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As decision-makers, land use planners, environmental stewards and educators, governments have significant and lasting impacts on the environment. They can also play a critical role in biodiversity conservation.
Declining natural resources pose a growing threat to economic sustainability, resource security and human well-being today and for the generations to come. Governments worldwide face the escalating challenge of balancing environmental stewardship with development goals, economic interests and political pressures.
Fauna & Flora International (FFI) works with all levels of government to support the protection and management of biodiversity in landscapes affected by extractive and agricultural sectors.
We work on the ground with local authorities to help them lead best practice environmental management, at a local and national level to guide policy development and strengthen governance and across political borders to co-manage critical shared resources.
Through capacity-building, technical support and best practice guidance, we help governments to balance development and conservation objectives by:
• Making the case for no net loss to biodiversity in areas important for conservation
• Understanding and managing the cumulative effects of development
• Developing and strengthening environmental legislation and governance
• Developing enabling legal and institutional frameworks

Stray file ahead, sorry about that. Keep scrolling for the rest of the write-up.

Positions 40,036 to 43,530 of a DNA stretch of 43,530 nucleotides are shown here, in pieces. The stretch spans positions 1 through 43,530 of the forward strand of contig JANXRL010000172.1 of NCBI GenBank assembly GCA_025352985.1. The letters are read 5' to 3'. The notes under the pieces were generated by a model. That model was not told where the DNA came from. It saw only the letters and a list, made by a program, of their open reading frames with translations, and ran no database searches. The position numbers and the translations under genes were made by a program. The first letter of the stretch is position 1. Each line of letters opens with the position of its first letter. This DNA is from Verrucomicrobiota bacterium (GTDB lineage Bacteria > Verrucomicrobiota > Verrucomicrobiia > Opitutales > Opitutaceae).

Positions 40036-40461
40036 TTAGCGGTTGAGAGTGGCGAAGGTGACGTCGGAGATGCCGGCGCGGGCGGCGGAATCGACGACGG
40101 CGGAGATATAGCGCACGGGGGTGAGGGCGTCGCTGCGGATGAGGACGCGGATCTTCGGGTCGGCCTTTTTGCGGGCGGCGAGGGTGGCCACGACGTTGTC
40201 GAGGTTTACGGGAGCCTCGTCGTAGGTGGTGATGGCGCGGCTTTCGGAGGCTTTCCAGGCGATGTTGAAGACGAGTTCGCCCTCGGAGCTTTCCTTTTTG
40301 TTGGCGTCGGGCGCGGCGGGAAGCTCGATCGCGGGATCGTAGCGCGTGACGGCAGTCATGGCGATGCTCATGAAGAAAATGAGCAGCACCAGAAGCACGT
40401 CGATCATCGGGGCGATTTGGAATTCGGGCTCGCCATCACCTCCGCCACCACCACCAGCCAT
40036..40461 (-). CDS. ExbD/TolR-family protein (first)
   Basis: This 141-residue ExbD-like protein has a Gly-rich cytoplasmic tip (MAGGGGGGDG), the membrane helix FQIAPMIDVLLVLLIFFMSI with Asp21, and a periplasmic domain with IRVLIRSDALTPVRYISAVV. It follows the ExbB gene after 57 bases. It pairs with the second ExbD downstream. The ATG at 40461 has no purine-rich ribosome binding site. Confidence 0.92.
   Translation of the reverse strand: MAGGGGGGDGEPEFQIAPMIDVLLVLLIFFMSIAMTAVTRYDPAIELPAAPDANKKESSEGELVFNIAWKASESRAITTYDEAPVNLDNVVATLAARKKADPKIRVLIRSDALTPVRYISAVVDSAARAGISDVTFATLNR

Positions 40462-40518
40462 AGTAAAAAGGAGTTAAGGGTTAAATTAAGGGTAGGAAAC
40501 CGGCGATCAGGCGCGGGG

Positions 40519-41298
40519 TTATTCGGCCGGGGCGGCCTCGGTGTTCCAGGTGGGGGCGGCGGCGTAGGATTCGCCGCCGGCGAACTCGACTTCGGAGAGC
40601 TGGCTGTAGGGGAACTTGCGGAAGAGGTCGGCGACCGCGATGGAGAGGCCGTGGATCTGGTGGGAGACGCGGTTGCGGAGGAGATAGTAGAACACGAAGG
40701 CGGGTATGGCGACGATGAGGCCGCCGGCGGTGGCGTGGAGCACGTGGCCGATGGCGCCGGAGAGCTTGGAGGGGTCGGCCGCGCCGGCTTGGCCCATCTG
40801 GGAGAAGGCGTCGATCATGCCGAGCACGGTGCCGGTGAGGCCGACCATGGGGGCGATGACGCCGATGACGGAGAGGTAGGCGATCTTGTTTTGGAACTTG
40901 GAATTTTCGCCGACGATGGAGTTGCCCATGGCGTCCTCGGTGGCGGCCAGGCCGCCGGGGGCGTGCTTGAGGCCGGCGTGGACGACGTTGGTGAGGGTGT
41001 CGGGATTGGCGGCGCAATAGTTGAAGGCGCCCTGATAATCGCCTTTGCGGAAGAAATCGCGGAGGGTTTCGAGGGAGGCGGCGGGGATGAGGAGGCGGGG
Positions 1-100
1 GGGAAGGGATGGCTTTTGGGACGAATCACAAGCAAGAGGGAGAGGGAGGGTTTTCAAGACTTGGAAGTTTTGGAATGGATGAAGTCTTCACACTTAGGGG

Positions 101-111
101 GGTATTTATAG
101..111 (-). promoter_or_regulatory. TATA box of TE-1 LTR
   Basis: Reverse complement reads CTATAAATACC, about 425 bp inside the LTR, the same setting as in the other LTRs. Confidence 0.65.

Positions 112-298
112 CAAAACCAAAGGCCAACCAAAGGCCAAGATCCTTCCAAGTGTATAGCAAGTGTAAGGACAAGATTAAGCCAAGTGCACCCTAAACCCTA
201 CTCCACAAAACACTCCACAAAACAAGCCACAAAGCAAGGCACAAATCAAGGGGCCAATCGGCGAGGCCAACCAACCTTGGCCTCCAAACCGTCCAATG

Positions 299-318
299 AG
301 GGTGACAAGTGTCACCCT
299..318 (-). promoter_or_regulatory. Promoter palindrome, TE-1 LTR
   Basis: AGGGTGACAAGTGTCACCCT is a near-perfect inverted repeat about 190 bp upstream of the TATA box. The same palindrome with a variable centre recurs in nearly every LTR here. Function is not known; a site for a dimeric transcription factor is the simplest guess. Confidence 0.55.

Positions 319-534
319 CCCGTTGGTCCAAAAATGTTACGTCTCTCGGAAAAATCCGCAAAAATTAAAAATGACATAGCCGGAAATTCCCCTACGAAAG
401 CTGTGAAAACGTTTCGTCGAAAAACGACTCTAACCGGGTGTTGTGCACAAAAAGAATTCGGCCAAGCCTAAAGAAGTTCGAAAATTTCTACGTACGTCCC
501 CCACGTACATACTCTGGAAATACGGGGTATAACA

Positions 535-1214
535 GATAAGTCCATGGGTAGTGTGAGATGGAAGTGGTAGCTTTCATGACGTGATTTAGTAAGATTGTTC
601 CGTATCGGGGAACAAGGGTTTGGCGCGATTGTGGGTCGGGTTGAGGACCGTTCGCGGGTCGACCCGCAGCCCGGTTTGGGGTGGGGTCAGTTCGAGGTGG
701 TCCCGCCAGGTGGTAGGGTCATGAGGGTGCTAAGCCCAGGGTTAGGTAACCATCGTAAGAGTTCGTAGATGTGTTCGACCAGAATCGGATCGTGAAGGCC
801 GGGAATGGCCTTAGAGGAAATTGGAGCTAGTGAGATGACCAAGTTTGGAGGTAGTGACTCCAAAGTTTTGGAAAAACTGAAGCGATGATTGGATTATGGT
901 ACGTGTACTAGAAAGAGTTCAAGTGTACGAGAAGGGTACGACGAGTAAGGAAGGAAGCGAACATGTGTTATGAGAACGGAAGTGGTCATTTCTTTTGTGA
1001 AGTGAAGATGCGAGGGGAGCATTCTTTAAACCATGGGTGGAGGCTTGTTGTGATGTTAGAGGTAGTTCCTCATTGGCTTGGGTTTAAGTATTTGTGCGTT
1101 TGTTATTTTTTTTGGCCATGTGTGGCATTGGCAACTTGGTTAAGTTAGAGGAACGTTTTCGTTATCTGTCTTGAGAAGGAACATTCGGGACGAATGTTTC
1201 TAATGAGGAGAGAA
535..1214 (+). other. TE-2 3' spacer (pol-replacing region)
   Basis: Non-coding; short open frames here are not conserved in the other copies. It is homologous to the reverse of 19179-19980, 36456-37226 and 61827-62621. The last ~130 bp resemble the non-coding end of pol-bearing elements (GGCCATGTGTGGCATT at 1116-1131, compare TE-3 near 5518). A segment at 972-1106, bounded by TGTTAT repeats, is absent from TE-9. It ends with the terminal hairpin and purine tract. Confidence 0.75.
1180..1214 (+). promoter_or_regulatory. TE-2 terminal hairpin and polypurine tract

Below is a snapshot of our work with government.
Commissioned by the Namibian Ministry of Environment and Tourism, FFI led a collaborative landscape level assessment of the Central Namib Desert to minimise the impacts of the country’s burgeoning uranium mining industry.
This approach used and analysed evidence and spatial data to transparently assess the relative importance of different areas and land uses within the region and their contribution towards conservation objectives.
Collectively, the outputs from this approach have acted as a decision support tool used to guide land-use planning and help decision makers understand the relative importance of biodiversity and ecological processes across the landscape.
FFI is running a Darwin Initiative-supported project in the iron ore-rich and highly biodiverse Nimba Mountains of Guinea, Liberia and Côte d’Ivoire, where iron ore conflicts with biodiversity protection.
We are helping to develop a multi-stakeholder integrated conservation planning and management approach that enables mining companies, government officials, environmental groups and local communities to make collective decisions about the conservation and utilisation of natural resources in the area. It is hoped that this project will create a model for best practice in transboundary environmental governance.
Through the British American Tobacco (BAT) Biodiversity Partnership, FFI and local partners are developing a model for watershed conservation through sustainable landscape management practices in Lombok, Indonesia.
Working with multiple stakeholders across this landscape, including district, provincial and national government, the team is leading the government watershed management planning process for Renggung sub-catchment, ensuring recommendations are embedded in wider development plans for Lombok.
The Columbian Ministry of the Environment has mandated their proposal for compensation for loss of biodiversity. The protocol will ensure that delicate ecosystems and environmental areas are either left untouched by developers, or are properly replaced and compensated for.
FFI is working closely with the World Bank to assist the ministry with developing their policies and practices on biodiversity offsets and to implement this proposal.
FFI is working to support the development of environmental impact assessment (EIA) legislation and policy as well as a new biodiversity offsets policy in Belize by building capacity and providing technical support related to mining, forestry and energy sector developments.